However, Hayut’s deferential letter to the emergency situation signaled that, at least at this stage, the NGO is unlikely to get a sympathetic audience.
Ohana’s emergency order will be in force for 24 hours and is expected to be extended.
All non-urgent court sessions with the exception of bail hearings and High Court of Justice hearings are postponed under the order.
The district courts – including the Jerusalem District Court where Netanyahu’s trial was due to open on Tuesday – were included in the order, which led the court to issue the postponement.
Ohana’s office reported that further steps would be examined and taken.
According to the Justice Ministry, court sessions that will be allowed while the order is in effect will be urgent requests to postpone evacuations or demolitions, deportations and arrests among other issues.
On Saturday night, Netanyahu announced that counterterrorism measures would be used to identify and track potential coronavirus patients. The measures, allowing state security services to track citizen's phones, led to dramatic public battles by the political class.
Mandelblit’s office approved Netanyahu's regulation allowing the Shin Bet (Israel Security Agency) to surveil Israeli citizens, “subject to limitations, particularly concerning the period they would be in effect.”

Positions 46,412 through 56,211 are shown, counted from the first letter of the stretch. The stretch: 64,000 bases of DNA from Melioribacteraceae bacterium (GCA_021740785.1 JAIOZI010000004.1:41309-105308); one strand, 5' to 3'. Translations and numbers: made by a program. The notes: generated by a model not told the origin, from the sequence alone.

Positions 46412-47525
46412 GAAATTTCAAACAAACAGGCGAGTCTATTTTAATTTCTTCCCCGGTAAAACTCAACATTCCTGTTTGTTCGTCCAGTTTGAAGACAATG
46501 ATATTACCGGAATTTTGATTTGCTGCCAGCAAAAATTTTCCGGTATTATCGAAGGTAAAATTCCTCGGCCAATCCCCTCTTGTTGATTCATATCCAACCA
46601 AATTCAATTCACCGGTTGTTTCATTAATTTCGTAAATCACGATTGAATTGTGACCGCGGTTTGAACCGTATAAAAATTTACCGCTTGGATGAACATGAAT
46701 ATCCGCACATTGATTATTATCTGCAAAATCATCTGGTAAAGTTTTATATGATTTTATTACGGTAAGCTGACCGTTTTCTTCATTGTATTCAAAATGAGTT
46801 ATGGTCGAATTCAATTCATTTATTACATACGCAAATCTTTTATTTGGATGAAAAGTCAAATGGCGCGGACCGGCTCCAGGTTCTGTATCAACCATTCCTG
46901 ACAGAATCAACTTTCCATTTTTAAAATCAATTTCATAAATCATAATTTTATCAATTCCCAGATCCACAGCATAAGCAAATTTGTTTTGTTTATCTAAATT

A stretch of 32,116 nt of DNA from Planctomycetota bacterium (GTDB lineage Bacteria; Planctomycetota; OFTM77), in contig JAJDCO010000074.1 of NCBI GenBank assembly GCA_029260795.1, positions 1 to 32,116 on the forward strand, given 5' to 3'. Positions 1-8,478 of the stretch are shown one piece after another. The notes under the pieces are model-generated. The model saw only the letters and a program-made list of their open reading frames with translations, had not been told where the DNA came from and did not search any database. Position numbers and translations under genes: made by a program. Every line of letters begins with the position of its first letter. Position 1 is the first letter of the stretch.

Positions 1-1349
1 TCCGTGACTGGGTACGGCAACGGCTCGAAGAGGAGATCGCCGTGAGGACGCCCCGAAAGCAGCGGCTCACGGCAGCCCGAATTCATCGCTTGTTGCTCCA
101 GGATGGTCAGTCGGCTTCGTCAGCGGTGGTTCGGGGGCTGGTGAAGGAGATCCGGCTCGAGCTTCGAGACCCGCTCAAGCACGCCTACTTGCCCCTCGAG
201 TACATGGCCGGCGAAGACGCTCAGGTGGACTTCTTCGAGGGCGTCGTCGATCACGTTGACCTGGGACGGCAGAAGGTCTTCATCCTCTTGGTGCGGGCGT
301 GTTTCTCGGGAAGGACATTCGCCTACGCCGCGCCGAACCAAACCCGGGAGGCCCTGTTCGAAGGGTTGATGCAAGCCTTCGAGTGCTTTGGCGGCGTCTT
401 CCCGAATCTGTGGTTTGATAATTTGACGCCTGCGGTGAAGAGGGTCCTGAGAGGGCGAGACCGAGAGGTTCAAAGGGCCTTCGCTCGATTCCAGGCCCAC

However, Mandelblit did not explain what any of the limitations were that he had placed on the move.
Blue and White MK and former defense minister Moshe Ya’alon responded to Netanyahu's new regulations, saying on Twitter that “everyone who criticized us when we warned against becoming [President Recep Tayyip] Erdogan’s Turkey should acknowledge and understand the cynical exploitation of the coronavirus crisis for the personal interests of a defendant before trial.”
Former justice minister Yamina MK Ayelet Shaked tweeted, “The technological surveillance after coronavirus patients is a radical move and a grave violation of privacy, but it can save lives and money to the state.”
Leon Sverdlov contributed to this report.